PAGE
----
Customer Service Fundamentals Part IV - Managing Expectations

Customer Service Fundamentals Part IV - Managing Expectations

I have previously written about our first three Customer Service Fundamentals - the posts can be found here.

Today I'm writing about our fourth customer service fundamental:

Understand, Manage, and Where Possible, Exceed Expectations.

I started writing this about a week ago and came up with a decent enough, though somewhat plain, and fairly predictable entry. Since I knew what I had written didn't fully capture the essence of how we truly go above & beyond for our customers, I decided to ask everyone at DMC for ways that we follow this customer service fundamental.

Below are just some of the dozens of responses I received:

  • When making decisions we constantly ask ourselves “What’s best for the customer?”
  • We don’t assume. We take the time to ask the customer what they want
  • We think beyond the current specifications to design systems are flexible, expandable, and modular
  • Our vast history/diversity of projects and clients gives us foresight and allows us to be one step ahead where possible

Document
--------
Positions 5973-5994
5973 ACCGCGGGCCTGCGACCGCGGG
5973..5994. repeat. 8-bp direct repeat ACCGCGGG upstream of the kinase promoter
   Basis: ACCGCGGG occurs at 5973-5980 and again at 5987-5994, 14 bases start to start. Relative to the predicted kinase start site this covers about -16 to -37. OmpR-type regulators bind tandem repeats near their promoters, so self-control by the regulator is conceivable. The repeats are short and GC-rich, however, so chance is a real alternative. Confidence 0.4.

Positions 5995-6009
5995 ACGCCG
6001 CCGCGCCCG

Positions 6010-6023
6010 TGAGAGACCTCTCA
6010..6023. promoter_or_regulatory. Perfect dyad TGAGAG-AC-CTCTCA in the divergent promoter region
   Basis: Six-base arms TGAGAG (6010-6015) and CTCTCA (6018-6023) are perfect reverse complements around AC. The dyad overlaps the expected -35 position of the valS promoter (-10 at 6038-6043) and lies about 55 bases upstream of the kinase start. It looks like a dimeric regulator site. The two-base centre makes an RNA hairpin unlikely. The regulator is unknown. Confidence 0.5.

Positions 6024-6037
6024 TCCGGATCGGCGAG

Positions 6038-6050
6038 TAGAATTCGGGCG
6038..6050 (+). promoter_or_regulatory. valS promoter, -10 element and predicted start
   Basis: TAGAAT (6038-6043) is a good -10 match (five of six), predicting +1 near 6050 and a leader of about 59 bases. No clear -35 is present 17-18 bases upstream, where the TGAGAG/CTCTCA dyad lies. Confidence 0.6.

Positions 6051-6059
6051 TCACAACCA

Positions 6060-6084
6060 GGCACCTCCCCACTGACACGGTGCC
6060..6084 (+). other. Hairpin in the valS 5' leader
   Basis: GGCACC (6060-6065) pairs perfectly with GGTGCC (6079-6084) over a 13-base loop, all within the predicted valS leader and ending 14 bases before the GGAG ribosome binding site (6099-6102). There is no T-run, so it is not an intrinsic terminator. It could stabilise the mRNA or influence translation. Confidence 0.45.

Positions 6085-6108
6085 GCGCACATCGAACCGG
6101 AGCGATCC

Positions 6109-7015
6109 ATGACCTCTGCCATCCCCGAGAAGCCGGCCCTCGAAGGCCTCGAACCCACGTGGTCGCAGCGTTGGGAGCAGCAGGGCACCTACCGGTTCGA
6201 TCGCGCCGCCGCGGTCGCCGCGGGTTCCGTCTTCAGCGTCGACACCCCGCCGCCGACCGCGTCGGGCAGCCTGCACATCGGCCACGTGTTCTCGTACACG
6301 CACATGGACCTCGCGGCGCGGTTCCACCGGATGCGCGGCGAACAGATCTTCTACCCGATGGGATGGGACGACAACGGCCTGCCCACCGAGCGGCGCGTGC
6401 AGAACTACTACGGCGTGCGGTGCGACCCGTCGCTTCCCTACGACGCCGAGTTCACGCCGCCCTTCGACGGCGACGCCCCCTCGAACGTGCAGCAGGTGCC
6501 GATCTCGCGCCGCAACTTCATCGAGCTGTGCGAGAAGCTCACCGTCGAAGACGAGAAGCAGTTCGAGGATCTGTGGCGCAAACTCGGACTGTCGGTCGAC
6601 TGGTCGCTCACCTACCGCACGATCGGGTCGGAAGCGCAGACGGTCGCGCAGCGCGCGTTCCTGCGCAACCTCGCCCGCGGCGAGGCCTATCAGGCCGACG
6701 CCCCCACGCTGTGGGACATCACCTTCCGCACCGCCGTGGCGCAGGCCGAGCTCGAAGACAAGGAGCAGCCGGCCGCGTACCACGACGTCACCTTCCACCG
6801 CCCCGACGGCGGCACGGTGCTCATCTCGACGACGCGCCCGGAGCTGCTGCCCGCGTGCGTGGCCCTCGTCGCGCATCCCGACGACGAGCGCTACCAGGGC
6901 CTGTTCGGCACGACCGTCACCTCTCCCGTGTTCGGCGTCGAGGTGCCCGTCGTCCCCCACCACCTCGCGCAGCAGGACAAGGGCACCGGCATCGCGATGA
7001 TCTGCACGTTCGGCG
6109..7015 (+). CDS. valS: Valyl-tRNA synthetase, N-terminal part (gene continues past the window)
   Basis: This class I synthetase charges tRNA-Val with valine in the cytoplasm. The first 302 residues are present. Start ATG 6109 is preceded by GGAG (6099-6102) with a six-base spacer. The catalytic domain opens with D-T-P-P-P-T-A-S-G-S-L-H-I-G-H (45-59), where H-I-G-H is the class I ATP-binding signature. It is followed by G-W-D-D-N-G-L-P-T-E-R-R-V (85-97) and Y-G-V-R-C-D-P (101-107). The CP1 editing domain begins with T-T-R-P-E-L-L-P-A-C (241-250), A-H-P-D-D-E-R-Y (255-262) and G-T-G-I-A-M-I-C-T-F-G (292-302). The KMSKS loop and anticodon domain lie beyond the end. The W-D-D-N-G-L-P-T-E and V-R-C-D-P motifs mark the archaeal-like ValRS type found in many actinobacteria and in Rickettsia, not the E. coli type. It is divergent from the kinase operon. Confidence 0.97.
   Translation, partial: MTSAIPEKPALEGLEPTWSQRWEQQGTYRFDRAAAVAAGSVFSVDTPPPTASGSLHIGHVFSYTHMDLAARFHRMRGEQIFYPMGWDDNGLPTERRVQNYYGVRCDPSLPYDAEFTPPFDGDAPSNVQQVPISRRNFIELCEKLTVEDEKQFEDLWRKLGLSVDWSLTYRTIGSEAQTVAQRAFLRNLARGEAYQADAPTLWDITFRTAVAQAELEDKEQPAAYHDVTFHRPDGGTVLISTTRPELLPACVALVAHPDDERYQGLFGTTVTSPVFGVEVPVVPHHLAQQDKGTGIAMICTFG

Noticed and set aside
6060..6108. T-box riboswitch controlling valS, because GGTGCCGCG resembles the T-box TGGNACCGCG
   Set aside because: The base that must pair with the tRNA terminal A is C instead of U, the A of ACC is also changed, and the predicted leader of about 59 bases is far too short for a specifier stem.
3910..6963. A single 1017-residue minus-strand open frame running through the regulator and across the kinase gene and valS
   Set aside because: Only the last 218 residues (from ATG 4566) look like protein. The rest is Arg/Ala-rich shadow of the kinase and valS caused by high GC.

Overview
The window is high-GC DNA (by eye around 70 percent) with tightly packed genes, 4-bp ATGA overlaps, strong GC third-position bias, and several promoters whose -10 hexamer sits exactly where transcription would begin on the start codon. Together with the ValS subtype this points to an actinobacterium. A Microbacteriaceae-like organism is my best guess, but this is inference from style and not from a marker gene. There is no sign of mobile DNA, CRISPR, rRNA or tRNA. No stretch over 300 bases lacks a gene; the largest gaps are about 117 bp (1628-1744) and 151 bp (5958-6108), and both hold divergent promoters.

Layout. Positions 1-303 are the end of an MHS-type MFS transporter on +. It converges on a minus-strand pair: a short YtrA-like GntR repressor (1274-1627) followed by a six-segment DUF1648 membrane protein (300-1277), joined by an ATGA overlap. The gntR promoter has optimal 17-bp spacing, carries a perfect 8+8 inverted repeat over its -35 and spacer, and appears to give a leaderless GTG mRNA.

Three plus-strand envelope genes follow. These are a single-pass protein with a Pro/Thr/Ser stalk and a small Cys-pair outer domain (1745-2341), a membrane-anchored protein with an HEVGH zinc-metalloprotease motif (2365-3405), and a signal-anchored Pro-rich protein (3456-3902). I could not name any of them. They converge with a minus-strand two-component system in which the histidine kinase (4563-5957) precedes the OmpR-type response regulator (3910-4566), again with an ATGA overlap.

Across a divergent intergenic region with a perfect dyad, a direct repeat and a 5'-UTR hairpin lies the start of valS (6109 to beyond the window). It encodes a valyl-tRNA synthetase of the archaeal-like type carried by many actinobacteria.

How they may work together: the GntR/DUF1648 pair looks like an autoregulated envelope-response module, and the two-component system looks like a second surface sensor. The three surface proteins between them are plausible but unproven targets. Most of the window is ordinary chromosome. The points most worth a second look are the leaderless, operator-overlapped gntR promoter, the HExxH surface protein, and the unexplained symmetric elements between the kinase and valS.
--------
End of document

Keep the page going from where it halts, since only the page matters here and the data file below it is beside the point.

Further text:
• Open communication and a community of support and willingness to pitch in all helps to make sure that an engineer will always be available.
  • By building rapport and relationships with each individual client our solutions can be custom tailored to their specific individual needs.
  • Exceeding expectations is embodied partially by our “if it is within reason, make it happen” statement.
  • Communicate to the customer with the appropriate frequency and level of detail. This varies from customer to customer based on what they want
  • We work within our expertise to deliver what the customer needs and expect. We do not try sell our customers on what they do not need.
  • Sounds cliché, but go the extra mile. Get on the floor and finish that wiring job for the guy. On the way to the hotel, stop at Walmart and get a longer network cable for them. Make things as easy for them as possible. FedEX a CD if the internet just won’t work for him today. All that difficult, risky stuff identified before and within the proposal… just make it happen.
  • If there are any red flags that can hinder a project, we attack them first and make customers aware of it.
  • We make a point of openly receiving any constructive/reasonable criticism from customers, taking their comments seriously, and actively identifying what improvements can be made - we directly seek out such criticism when asking "what could have made us a <given score + 1>" during Ultimate Questions. Thus, if we ever don't fully meet expectations, we make sure we accurately understand why so we can meet/exceed them in the future.

The common thread here is open and continuous communication.


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